Logistics And Frieght Forwarding

Northern ports tempt shippers away from Dover after migrant crisis

Traffic to Dover fell during the first half of the year due to disruption caused by the migrant crisis (C) John Miller/Alamy Ports outside the south-east have benefited from disruption at Dover, helping them to win a greater share of Britain’s growing container and vehicle trade. Northern ports[1] have been selling the benefits of avoiding the congested roads of the south-east and investing in infrastructure just as some hauliers sought alternatives to Dover, hit by the migrant crisis.

The cross-channel route has been declared secure a month after the demolition of the “Jungle” refugee camp[2] and freight traffic is growing again. But government figures[3] for the first half of the year show a drop at Dover as traffic was displaced. Harwich and Felixstowe, the big south-east container ports, also lost traffic to London Gateway, which is expanding fast.

Grimsby and Immingham overtook Southampton to become the third busiest port for vehicles and containers, although the latter also grew. The provisional figures include passenger vehicles, vehicle imports and exports, as well as the containers that can arrive by lorry or rail (known as Lolo and Ro-ro). Volumes nationally were 1 per cent higher in the three months to the end of June compared with the same period last year.

But Grimsby and Immingham[4] were up 5.5 per cent and Teesport 12 per cent. Liverpool grew almost 6 per cent and Bristol 23 per cent, mainly driven by car exports and imports. Dover fell 3.7 per cent but still has a fifth of the market.

Felixstowe, which fell slightly, is second with 10.6 per cent while Grimsby and Immingham have 8.8 per cent.

Peter Baker, of PRB Associates, a transport consultancy, said: “There has been a shift going on. Since the disruption in Dover people have been looking for an alternative to add some resilience to their supply chain. Capacity on northern routes is getting better utilised and some are adding capacity.”

He said Dover was still favoured because of its nonstop, round-the-clock operation. There is also a choice between the sea and the Channel tunnel. Many northern routes, typically to the Netherlands and Belgium, have just one sailing a day in each direction.

However, he said that between 2014 and 2016 RoRo and Lolo freight capacity across the North Sea increased 6 per cent. Most traffic comes on giant ships from Asia and stops at Hamburg or Rotterdam and then south-east England. So 90 per cent of containers from deep-sea crossings enter the UK through the south, but more than half their cargo travels north of Birmingham.

Teesport said its growth was down to a number of factors including more containers from eastern Europe and the Baltic region. “Teesport is the UK’s best connected feeder port with 25 vessel calls per week,” it said. “There has been an upsurge in manufacturing in Europe as opposed to Asia, and with our strong connections with Europe it is easier for businesses to look at Teesport as a port of entry to the UK for these goods.” It warned that its rail routes were nearing capacity.

Geoff Lipitt, development director of its operator, PD Ports, said: “As an industry we still face significant challenges that could potentially hold back future progress if existing issues of inadequate UK rail infrastructure and limited capacity aren’t tackled.” Immingham has begun a ?16m railway[5] upgrade. The line to Doncaster is being modified to enable it to carry larger “high cube” containers.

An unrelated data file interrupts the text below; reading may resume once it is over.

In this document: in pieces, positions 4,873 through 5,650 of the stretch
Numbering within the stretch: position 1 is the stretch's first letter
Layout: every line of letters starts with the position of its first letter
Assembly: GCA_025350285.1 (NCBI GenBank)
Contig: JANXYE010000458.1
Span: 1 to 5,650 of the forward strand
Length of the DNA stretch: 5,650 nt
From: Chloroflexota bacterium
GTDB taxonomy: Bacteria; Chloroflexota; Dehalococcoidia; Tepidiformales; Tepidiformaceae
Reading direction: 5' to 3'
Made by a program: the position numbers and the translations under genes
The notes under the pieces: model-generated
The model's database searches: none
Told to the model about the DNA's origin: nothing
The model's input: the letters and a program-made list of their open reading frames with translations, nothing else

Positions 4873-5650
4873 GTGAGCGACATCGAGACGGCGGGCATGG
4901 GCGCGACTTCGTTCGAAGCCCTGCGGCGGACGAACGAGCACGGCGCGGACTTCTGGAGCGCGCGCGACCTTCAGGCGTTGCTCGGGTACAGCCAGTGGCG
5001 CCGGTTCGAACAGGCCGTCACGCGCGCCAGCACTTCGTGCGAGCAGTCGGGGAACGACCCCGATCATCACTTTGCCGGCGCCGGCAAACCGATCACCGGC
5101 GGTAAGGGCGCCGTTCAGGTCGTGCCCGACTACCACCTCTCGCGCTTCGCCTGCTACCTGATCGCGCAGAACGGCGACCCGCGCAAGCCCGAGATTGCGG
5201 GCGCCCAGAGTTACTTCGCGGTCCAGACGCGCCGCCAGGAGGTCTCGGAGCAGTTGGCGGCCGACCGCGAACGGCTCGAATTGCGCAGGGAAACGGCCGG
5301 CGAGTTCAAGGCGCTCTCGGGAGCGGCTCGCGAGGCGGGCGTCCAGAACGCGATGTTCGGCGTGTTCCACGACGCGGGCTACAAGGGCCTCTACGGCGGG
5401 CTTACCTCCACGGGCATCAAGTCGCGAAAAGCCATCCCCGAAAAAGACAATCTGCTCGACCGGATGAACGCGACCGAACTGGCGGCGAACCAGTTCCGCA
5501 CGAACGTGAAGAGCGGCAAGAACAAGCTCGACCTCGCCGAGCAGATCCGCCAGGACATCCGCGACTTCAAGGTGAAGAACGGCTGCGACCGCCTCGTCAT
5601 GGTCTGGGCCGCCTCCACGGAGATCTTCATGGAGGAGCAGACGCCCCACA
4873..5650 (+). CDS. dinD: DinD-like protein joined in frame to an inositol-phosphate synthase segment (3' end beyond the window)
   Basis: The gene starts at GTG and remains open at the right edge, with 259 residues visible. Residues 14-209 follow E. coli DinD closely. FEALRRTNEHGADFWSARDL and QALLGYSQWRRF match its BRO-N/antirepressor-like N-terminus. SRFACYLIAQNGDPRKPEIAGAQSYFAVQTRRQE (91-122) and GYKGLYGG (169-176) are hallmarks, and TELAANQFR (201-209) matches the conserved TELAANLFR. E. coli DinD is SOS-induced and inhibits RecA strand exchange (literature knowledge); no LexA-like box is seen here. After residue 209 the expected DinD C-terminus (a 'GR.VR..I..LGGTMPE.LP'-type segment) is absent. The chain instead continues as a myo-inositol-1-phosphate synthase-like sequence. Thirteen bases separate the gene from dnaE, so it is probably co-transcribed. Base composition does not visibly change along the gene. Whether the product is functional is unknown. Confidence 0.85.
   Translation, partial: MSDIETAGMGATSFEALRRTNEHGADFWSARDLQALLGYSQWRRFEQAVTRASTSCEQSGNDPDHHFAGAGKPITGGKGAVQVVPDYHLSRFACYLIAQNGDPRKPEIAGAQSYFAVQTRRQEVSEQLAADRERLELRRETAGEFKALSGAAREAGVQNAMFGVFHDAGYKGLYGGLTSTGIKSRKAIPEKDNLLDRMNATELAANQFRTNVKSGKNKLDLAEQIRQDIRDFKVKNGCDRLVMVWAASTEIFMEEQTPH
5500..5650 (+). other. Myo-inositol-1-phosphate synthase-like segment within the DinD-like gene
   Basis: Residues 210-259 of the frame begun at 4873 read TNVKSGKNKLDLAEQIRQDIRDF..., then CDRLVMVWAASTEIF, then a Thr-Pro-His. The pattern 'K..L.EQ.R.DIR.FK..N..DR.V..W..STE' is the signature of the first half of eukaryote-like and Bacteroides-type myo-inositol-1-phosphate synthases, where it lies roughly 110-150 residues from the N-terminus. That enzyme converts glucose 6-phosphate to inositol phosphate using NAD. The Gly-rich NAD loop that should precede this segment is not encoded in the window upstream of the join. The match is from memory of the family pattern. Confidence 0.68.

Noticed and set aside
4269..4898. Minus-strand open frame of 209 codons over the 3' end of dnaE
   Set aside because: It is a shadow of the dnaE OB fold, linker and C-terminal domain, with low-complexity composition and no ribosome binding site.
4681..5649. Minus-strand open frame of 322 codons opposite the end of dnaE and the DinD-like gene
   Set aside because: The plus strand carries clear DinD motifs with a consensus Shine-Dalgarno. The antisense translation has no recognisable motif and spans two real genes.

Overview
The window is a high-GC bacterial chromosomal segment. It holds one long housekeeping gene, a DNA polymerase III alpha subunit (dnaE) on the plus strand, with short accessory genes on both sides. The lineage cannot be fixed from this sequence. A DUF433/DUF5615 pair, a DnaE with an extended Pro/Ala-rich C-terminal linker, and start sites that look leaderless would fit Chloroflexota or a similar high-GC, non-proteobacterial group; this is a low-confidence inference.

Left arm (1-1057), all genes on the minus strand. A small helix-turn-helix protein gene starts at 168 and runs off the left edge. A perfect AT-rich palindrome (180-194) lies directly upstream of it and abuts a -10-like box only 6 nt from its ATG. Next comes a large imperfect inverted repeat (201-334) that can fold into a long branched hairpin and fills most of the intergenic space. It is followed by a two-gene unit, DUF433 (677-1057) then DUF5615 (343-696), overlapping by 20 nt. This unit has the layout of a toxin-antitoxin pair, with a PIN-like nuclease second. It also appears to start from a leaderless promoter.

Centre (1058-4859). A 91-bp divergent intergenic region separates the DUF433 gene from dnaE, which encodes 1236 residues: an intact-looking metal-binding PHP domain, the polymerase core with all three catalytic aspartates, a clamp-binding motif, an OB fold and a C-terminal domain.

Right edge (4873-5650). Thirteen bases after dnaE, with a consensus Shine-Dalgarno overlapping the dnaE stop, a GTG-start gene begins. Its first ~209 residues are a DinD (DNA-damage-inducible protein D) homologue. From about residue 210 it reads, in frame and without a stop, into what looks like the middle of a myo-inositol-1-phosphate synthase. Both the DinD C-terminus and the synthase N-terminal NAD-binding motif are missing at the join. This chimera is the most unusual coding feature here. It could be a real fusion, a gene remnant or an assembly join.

Nissan’s recent announcement of new models for its Sunderland plant was a fillip for the Port of Tyne, which handles about 600,000 cars a year, mostly Nissans for export. The Tyne has also benefited from trainmaking in County Durham by Japanese-owned Hitachi. By about 2020 more than 50 per cent of containers arriving at UK ports will be high cubes, which are 9ft 6in high, a foot more than standard containers.

The project requires raising bridges and adjusting some platforms as well as new rails.

Related article

New ?400m container terminal aims to dominate shipping trade with the Americas

Liverpool this[6] month opened a ?400m deep water quay that can handle the biggest ships in the world. It has been winning some container traffic from other UK ports, principally from the US, Canada and Latin America. But it has also persuaded some northern importers to switch traffic there.

Bristol plans a ?600m deep-sea terminal and Dover itself is spending ?250m on its Western docks to provide better freight facilities. Dover said that, while some passengers had been put off by the refugee crisis, freight traffic had held steady and it increased by 3 per cent in the third quarter of 2016. DFDS[7], the Danish shipper that is one of the biggest serving the UK, said freight traffic was up 17 per cent across the Channel, North Sea and Baltic Sea in the third quarter compared with the year before.

It has added two ships on its Dover routes, which grew 30 per cent.

It said Brexit[8] and the weak pound posed a challenge but added: “We are confident that we are in a good position to adapt to the post-Brexit environment.”

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References

  1. ^ Northern ports (www.ft.com)
  2. ^ the “Jungle” refugee camp (www.ft.com)
  3. ^ government figures (www.gov.uk)
  4. ^ Grimsby and Immingham (www.ft.com)
  5. ^ Immingham has begun a ?16m railway (www.humberlep.org)
  6. ^ Liverpool this (www.ft.com)
  7. ^ DFDS (markets.ft.com)
  8. ^ Brexit (www.ft.com)



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